"We had three 6-year-olds," she says. "Writing was the more difficult thing (for the children) to do. We worked a lot on writing. They were all at different levels, too. Some would draw pictures. If they could do words, we would practice words. We worked on word families and putting words together in individual sessions. In group sessions on writing, we would target those word families we were working on. It's neat to see their journals at the beginning and then at the end and see things they've learned."

Fowler, a first-year graduate student in speech language pathology, became interested in the field after facing an issue of her own.

"I have a small hearing loss in my left ear," she says. "When kids are younger, they have to have tubes. Oftentimes, they'll grow out of that after a while, and their eustachian tube will become more vertical so the fluid is able to drain easier. But with my ear, it never did that, so I still go get tubes every two years or so."

A native of Abilene who received her bachelor's in communication sciences and disorders from Baylor in May, Fowler believes her hearing loss "stimulated my thinking toward speech pathology. I also have a cousin who went through the program and loved it and recommended it."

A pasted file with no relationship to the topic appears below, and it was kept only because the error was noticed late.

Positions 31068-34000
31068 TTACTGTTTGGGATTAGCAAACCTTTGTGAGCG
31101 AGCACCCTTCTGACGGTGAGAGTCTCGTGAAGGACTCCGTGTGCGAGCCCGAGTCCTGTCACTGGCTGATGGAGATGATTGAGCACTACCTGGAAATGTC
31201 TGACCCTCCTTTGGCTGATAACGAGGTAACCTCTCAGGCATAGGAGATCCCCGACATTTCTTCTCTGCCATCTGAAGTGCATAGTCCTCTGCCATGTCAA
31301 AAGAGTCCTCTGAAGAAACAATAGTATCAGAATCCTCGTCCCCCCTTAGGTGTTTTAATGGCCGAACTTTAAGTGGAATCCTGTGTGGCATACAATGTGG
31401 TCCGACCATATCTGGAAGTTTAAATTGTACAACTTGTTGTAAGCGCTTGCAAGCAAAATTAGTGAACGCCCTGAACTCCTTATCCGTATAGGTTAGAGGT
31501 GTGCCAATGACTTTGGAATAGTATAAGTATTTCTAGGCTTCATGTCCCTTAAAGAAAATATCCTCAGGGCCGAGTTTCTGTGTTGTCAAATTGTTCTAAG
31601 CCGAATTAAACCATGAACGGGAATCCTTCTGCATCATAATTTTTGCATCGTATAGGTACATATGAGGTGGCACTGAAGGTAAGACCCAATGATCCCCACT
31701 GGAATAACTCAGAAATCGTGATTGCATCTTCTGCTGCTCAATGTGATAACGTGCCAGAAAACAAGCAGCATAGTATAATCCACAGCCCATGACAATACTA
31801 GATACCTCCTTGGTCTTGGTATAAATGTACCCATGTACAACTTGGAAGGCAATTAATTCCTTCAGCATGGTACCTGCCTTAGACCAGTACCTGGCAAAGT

While Fowler gained experience in a clinical setting over the summer, she's now serving an externship at Waco's South Bosque Elementary School and will work at a hospital next summer to earn medical experience. Every graduate student is involved with serving children at three or four different sites before finishing their degree.

Ritter says the graduate students do an outstanding job making the students feel welcome each day.

"They decorate the whole place, so when you come over to Camp Success, it looks like you're walking into Disney World," she says. "Everything's decorated and we've got music going. The grads are really so creative making hard work look like a lot of fun."

"We make it fun," explains Fowler. "Every Thursday was dress-up day. We had a sports week. Cowboy week was fun. Everything we do, all the stories we read, all the curriculums we do, are geared around the week's theme."

BIG HELP TO KIDS

The young clients have such fun at Camp Success, they "would be jumping up and down before our sessions waiting to see what we were learning that day," Fisk says. "One of the parents told me that she had never seen her son excited about learning before."

"I didn't realize how much of an effect [Camp Success] would have on them," says first-year graduate student Kelsey Cline of her young clients. "Both of my kids started out not really enjoying meeting. But by the end of it, they both loved reading; they both loved coming to Camp Success."